GUEST COLUMNIST: JANET M. CAPUTO, PT, OCS
Medical Reviewer: Gregory Cali, D.O.
According to the Centers for Disease Control and Prevention (CDC), influenza “the flu” is a contagious respiratory illness caused by influenza viruses. It can cause mild to severe illness and at times, death. Each year in the United States, on average, 5% to 20% of the population gets the flu and more than 200,000 people are hospitalized from flu related complications and approximately 36,000 people die from flu related causes. Those who are older, younger and have certain health related conditions are at higher risk for serious flu complications. However, experts at the CDC expect this year to be far worse and more complicated due to the H1N1 virus.
H1N1 was first detected in people in the United States in April of 2009. This virus was originally referred to as the “swine flu” because many of its genes were similar to influenza viruses that normally occur in pigs in North America. Scientists soon discovered that H1N1 is very different. The CDC has determined that this novel virus is contagious and on June 11, 2009, the World Health Organization announced that the H1N1 virus had reached pandemic proportions.
This new influenza virus spreads from person to person in much the same way as the old seasonal flu described in last week’s article. Flu viruses spread mainly from person-to-person through coughing or sneezing of people with influenza. Viruses can also spread when a person touches a surface with flu viruses on it and then touches his eyes, nose, or mouth.
There are numerous ways to protect yourself from acquiring either “flu”, the traditional seasonal or the new H1N1. Encourage everyone to cover their mouth and nose when they cough or sneeze. Wash your hands often with soap and water, especially after you cough or sneeze.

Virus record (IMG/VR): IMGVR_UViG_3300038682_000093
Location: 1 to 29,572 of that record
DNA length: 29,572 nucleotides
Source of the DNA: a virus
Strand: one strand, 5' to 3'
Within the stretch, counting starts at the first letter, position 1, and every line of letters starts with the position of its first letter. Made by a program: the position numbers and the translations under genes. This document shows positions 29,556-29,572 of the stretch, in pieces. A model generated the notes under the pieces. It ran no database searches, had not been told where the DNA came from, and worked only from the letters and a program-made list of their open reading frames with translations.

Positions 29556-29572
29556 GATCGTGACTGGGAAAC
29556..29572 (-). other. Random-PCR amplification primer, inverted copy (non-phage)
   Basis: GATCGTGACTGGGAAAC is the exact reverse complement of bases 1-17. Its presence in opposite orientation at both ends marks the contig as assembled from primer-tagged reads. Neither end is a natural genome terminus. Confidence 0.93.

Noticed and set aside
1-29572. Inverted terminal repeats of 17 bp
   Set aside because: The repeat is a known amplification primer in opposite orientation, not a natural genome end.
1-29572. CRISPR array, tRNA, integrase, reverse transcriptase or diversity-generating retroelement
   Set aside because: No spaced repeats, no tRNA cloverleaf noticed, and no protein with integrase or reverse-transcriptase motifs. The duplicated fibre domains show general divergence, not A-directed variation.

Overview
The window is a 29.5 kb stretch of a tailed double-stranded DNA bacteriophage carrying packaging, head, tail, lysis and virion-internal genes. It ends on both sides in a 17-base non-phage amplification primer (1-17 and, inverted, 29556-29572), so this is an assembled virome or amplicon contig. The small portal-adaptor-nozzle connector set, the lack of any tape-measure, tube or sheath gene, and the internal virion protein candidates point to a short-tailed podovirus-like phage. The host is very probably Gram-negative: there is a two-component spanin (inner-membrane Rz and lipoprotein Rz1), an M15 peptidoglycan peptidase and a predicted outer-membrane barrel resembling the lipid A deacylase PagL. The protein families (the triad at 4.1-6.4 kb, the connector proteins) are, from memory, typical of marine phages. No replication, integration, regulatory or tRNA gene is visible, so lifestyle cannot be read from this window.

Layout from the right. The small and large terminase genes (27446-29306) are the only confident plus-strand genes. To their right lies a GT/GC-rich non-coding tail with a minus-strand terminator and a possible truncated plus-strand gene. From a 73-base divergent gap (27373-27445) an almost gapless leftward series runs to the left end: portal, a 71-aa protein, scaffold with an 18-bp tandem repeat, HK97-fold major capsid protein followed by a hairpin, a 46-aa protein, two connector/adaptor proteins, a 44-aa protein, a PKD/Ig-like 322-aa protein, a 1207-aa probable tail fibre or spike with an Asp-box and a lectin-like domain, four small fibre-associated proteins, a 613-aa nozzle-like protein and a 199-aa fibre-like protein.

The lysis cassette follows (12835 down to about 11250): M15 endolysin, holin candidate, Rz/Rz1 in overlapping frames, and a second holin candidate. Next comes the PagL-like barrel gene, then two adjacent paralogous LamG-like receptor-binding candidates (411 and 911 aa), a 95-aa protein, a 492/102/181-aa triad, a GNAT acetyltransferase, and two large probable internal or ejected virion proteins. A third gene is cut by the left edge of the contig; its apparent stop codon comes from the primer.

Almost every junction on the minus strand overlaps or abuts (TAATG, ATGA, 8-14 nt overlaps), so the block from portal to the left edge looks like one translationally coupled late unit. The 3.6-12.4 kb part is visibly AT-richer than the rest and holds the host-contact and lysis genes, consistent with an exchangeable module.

If someone you live with has a confirmed case of the H1N1 flu, follow the same precautions you would to avoid the ordinary seasonal flu. Limit contact with the affected person. Avoid having visitors. Wash your hands with soap and water or with an alcohol-based hand rub. Consider using a face mask or a N95 respirator. Wash all dishes with warm water and soap.
Limiting the transmission of H1N1 in the classroom is critical since this “new flu” appears to have an affinity for young children. Students and staff who appear to have flu-like symptoms should be sent to a separate room until they can be sent home. The CDC recommends that they wear a surgical mask, if possible, and that those who care for ill students and staff also wear protective gear. Encourage students, faculty, and staff with flu-like symptoms to stay home for at least 24 hours after they no longer have a fever, or have signs of a fever, without the use of fever-reducing products. They should stay home even if they are using antiviral drugs. Remember to always emphasize the importance of the basic foundations of inFLUenza prevention. (See "10 Tips to Prevent the Spread of Flu.")
The most important prevention measure for both flu and cold is frequent hand washing. Hand washing by rubbing the hands with warm soapy water for at least 20 seconds helps to slough germs off the skin. In addition to frequent hand washing, getting a flu shot each year to prevent influenza is very important. Please join us next week to discuss WHO should get vaccinated, WHY you should get vaccinated, and WHAT risks are associated with getting vaccinated.
Janet M. Caputo, PT, OCS – guest columnist is an associate and clinic director at Mackarey Physical Therapy where she specializes in outpatient orthopedic and neurologic rehab. She is presently working on her doctorate in physical therapy from the University of Scranton.
Visit your doctor regularly and listen to your body.
Keep moving, eat healthy foods, exercise regularly, and live long and well!
NEXT MONDAY – Read Dr. Paul J. Mackarey “Health & Exercise Forum!” Part III of III on Cold and Flu. And if you missed it last week, go back and read Part I of this series, which outlines the difference between the cold and the flu.